Haven't India and Pakistan been at war for decades over who "owns" a piece of land?

I met a few Indian guys out in the States who were going through their CPL training. They were all from influential families, which is where these new rules are coming from. However, the people that have set up the airlines are hugely influential too....money talks, as they say. I wouldn't be surprised if some kind of compromise was reached
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Old 9th Jun 2008, 10:10
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GSTAL

Where did u learn your history from? Hope your technical knowledge is better than that!

Hinduism and Buddhism never spread due to any invasion or annexation. It was because international students learned the philosophies or ways of life from world famous Universities like Pataliputra etc and carried it back with them... Much like western countries practise and preach yoga and ISKON in todays era. To give it a level of authenticity they quote Hindu gurus... If you think like a typical westerner than you may call this"world domination"

But apologies I do not wish to sidetrack the main issue here....
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Old 9th Jun 2008, 11:21
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vrlsktry

Your comments regarding the "bright youngster supply in India" and "required experience can be gained " is by someone who obviously never sat in the LH seat of a commercial airliner.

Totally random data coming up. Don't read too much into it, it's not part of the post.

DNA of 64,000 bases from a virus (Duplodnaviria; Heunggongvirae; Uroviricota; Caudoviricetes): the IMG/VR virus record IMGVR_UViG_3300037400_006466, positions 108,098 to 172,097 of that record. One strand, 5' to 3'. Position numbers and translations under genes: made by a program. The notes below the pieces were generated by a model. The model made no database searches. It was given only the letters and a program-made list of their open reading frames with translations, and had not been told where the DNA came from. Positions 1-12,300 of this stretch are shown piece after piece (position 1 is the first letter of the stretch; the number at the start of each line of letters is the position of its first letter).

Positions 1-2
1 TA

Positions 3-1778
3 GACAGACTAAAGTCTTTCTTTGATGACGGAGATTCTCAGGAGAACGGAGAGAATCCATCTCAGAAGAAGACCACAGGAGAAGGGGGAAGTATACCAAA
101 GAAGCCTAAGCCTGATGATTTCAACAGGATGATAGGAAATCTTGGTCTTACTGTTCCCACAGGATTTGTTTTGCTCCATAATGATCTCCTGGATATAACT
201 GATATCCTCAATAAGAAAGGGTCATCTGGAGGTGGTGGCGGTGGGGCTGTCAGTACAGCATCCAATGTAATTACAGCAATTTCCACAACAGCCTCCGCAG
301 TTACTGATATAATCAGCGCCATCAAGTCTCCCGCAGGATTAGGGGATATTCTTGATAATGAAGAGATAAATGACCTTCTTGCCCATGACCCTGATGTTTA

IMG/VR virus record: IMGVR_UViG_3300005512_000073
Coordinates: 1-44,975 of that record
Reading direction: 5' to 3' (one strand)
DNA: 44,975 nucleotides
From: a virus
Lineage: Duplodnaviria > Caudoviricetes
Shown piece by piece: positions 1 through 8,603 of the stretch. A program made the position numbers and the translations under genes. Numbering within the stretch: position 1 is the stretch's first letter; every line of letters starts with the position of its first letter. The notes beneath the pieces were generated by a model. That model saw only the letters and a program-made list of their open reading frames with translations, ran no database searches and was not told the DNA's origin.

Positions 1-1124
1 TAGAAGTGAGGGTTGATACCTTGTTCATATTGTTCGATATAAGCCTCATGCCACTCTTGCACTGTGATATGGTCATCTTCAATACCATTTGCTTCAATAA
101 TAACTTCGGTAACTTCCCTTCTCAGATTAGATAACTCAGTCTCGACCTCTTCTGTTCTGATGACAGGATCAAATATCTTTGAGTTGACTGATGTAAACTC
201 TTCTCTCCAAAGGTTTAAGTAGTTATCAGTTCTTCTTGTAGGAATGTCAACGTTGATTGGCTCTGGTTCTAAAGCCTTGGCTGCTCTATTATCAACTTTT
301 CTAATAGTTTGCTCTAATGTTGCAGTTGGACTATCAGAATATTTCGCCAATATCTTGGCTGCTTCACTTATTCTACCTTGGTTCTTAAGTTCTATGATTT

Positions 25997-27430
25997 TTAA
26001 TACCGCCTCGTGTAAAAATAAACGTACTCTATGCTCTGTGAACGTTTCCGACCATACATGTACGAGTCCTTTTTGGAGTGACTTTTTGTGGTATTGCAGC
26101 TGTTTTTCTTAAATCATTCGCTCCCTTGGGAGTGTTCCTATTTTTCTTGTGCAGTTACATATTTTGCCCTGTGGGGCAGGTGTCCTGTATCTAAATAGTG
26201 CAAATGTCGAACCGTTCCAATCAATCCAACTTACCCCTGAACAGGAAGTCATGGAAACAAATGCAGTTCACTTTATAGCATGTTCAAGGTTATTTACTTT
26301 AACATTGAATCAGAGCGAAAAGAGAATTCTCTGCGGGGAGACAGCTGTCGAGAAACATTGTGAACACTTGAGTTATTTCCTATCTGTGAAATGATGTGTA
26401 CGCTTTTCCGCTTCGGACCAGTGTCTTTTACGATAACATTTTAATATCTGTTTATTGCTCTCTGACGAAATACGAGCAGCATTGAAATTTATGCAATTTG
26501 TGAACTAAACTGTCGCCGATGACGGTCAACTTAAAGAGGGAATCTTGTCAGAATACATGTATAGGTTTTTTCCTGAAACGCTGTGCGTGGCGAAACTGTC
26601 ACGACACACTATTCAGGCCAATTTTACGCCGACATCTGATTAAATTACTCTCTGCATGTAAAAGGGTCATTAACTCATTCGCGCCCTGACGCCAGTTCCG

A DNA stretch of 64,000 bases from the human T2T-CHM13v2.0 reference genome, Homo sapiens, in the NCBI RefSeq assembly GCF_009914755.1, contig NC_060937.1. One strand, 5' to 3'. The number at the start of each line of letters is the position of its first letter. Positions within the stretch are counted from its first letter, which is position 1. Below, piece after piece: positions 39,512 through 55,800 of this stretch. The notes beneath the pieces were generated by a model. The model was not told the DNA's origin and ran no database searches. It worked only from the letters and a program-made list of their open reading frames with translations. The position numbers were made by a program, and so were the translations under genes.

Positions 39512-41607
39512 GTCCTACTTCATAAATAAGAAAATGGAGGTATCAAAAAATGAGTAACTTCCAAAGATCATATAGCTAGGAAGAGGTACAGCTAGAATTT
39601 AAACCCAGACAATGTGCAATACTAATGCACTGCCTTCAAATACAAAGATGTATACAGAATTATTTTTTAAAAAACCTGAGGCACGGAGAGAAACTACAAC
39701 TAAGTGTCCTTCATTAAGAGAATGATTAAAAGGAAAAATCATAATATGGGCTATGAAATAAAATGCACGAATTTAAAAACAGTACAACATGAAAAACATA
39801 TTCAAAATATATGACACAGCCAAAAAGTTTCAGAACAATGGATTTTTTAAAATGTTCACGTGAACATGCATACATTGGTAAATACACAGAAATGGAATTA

The world's aviation environment is not the place to resort to nationalism at the expense of safety and common sense.

If you truly want to keep this subject unemotional - put the bulls**t to rest and admit the truth - India came to the party very late and unless they want to find themselves where Korea found itself in the 90's, they had better crawl before they walk before they run.
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Old 9th Jun 2008, 11:40
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Well Al, I am flattered that you joined PPRUNE to reply to my post. When hubby tells me "don't fly with so and so", he is saying that he doesn't want his wife and kid on a plane on a dark, cold, winter night, over water with cr@p weather and/or serious mechanical problem that is flown by a goose. And yes, they are out there. And re: my unethical nature, no, and perhaps I should have elaborated, this guy dithered at the R1 door as to whether he should turn left or right to get to the flight deck, five minutes to decide on chicken or fish and HE WAS ASLEEP when the OTHER PILOT was on controlled rest - really quite past it. And no, I didn't report him or his butt would have been out the door. HIS f/o offsiders would constantly roll their eyes at his "work" and say that they were "flying solo" when right handing this guy. So excuse me for believing in a little self preservation.